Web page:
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ProfD

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ProfD last won the day on October 1

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About ProfD

  • Birthday 11/27/1969

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    Washington DC area
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    Music, Money, Reading, Cooking, Home Improvement, NFL, etc.

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  1. It's all good bro, disagreement can lead to constructive dialog instead of an argument. It will take a whole lot for AfroAmericans to dictate how federal funds are spent especially when we make up a small percentage of the population. The 1st thing we'd have to do is convince middle-and working cllass and poor white folks that whatever we propose to do is within their best interests too. Considering the love some of fhose white folks have for the GOP and their European ancestry and believing they are better off than Black folks...getting through to them will be a tough hill to climb.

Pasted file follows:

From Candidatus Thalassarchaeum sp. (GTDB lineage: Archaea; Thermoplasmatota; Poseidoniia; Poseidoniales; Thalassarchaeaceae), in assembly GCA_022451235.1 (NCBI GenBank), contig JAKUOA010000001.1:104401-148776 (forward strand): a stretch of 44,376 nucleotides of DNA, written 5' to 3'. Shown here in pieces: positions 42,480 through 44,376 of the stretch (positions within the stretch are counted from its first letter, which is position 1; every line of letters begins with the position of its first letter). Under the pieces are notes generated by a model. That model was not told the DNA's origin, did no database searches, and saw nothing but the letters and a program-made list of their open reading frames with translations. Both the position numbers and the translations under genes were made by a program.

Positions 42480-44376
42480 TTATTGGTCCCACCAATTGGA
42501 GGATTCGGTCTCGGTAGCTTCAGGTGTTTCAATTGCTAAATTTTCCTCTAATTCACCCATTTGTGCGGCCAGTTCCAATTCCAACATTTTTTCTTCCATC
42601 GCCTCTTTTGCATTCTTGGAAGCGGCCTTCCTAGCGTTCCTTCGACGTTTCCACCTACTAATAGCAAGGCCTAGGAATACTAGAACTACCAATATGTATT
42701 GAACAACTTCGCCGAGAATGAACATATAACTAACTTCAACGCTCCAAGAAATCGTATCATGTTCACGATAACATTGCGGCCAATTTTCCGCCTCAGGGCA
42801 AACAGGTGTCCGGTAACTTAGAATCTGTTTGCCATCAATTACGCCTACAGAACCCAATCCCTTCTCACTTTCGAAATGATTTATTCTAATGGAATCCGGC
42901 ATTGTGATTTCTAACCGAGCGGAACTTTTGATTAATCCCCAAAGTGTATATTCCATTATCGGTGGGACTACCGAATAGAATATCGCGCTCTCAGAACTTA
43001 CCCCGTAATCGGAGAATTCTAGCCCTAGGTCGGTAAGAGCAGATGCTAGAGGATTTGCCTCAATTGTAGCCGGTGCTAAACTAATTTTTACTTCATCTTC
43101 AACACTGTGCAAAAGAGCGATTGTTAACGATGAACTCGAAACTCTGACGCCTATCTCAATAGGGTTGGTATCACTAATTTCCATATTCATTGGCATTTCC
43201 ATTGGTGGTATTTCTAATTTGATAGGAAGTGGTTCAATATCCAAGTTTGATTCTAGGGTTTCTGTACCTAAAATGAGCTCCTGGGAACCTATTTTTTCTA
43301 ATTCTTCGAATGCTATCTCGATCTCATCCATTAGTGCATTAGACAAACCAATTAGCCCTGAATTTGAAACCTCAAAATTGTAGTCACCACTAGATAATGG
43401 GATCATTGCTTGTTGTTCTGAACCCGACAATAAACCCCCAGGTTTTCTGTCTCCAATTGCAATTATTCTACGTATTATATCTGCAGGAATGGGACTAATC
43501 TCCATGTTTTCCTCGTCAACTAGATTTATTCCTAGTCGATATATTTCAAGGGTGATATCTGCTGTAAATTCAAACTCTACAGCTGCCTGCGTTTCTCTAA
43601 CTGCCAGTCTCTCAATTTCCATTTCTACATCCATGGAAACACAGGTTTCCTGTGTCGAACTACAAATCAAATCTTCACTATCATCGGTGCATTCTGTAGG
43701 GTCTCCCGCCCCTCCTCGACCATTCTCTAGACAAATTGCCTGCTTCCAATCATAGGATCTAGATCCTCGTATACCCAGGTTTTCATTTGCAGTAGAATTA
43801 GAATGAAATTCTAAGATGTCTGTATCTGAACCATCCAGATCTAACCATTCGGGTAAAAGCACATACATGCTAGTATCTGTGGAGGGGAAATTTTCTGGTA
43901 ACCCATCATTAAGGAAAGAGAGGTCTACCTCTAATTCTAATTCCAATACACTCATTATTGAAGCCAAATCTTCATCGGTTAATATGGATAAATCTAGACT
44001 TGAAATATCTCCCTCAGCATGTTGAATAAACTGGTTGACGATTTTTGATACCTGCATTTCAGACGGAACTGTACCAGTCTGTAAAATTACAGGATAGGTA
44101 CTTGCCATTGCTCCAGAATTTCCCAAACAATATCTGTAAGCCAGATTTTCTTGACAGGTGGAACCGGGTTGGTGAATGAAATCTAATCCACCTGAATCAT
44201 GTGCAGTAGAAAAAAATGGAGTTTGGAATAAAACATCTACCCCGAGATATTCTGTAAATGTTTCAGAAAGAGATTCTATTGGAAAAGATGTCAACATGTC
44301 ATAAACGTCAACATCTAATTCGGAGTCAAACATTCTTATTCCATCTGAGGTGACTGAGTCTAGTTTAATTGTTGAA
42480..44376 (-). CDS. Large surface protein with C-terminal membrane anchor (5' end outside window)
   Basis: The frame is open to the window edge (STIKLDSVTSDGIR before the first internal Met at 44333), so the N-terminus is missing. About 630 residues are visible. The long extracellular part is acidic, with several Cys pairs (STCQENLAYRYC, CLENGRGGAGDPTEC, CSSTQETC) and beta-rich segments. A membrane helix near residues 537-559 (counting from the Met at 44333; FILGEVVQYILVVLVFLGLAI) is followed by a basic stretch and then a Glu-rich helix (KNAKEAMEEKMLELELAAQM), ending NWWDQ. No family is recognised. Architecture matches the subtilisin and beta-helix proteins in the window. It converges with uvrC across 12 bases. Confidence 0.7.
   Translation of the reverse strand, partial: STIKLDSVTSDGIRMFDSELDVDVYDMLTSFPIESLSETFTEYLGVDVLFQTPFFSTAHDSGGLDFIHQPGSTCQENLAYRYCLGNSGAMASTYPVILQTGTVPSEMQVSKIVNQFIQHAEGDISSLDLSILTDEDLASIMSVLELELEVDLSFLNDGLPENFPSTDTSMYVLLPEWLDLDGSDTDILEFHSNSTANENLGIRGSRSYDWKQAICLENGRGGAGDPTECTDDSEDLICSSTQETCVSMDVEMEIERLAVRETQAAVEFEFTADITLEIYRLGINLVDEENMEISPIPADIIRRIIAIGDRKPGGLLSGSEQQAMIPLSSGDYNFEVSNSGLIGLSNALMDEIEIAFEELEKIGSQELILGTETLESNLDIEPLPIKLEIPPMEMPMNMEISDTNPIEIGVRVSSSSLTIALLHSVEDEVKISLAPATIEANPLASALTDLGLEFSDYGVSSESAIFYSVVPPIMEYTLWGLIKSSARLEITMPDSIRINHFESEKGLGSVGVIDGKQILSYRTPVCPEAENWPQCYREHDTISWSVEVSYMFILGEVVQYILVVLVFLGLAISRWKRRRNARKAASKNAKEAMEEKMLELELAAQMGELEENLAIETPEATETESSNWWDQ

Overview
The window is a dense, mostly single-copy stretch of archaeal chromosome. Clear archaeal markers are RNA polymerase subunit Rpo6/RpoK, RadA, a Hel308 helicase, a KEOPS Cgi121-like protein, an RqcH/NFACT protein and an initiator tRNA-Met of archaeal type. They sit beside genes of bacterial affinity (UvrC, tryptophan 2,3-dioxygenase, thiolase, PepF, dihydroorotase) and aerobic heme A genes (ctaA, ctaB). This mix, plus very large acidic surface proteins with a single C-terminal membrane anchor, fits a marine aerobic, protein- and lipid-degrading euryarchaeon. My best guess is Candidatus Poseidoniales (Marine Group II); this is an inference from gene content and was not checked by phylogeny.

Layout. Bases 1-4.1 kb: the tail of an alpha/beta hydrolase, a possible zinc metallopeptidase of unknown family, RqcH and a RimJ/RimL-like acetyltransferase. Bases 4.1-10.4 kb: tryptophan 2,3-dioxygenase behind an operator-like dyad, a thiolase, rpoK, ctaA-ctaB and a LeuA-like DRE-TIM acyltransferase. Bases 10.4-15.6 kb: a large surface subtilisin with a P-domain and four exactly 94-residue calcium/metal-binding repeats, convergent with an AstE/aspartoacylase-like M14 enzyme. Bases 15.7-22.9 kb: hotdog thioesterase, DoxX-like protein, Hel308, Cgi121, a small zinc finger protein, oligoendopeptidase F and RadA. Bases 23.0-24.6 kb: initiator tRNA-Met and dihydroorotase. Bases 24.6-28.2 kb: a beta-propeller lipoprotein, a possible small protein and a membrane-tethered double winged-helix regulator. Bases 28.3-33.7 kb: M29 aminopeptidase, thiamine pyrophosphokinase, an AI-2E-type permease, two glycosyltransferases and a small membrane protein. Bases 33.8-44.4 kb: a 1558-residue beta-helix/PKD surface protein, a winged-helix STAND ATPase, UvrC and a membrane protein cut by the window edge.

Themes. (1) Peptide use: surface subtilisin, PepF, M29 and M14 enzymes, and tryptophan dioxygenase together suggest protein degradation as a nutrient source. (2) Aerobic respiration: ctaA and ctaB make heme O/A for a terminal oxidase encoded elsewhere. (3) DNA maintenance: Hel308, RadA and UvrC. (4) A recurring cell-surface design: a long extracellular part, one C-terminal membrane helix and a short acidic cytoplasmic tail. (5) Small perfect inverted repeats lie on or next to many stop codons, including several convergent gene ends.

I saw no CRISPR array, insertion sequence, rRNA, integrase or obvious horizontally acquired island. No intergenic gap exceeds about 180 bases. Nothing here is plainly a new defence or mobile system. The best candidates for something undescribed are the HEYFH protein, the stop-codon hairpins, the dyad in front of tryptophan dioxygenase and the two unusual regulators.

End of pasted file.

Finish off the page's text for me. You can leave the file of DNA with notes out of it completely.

2. Agreed. That's along the lines of a contingency plan I was referring to above. Regardless of the financial or physical situation of the citizens, America can afford to provide the infrastructure for transportation and safe harbor and care under any circumstance whether it's a natural disaster or an attack or a war. Unfortunately, the real America is motivated by money: It's really the responsibility of government to get these types of things done. Instead, they leave it up to capitalists.
  3. Florida governor threatened to send illegal alligators up north if FEMA didn't come down.
  4. Yep. I was referring to the lazy and denial folks who are going to ride it out until alligators and snakes are swimming around outside. There should be a contingency plan in place to evacuate those who cannot afford to leave for whatever reason. One idea would be to build more shelters capable of withstanding hurricane force winds. The talking heads are more concerned about the eroded beach and destroyed property (houses, piers, docks, yachts, etc.). The wealthy people could afford to leave and they have enough money and insurance to weather natural disasters and rebuild. Of course, there's little to no incentive to take care of the less fortunate. However, they're doing a much better job with Floridians than they did with the folks in New Orleans and Puerto Rico.
  5. Therein lie the paradox of faith and prayer; fate and reality. The real question is why people choose to stick around when they've been told to evacuate. No shortage of Darwinian candidates. @Troy, thankful that you're safe and sound.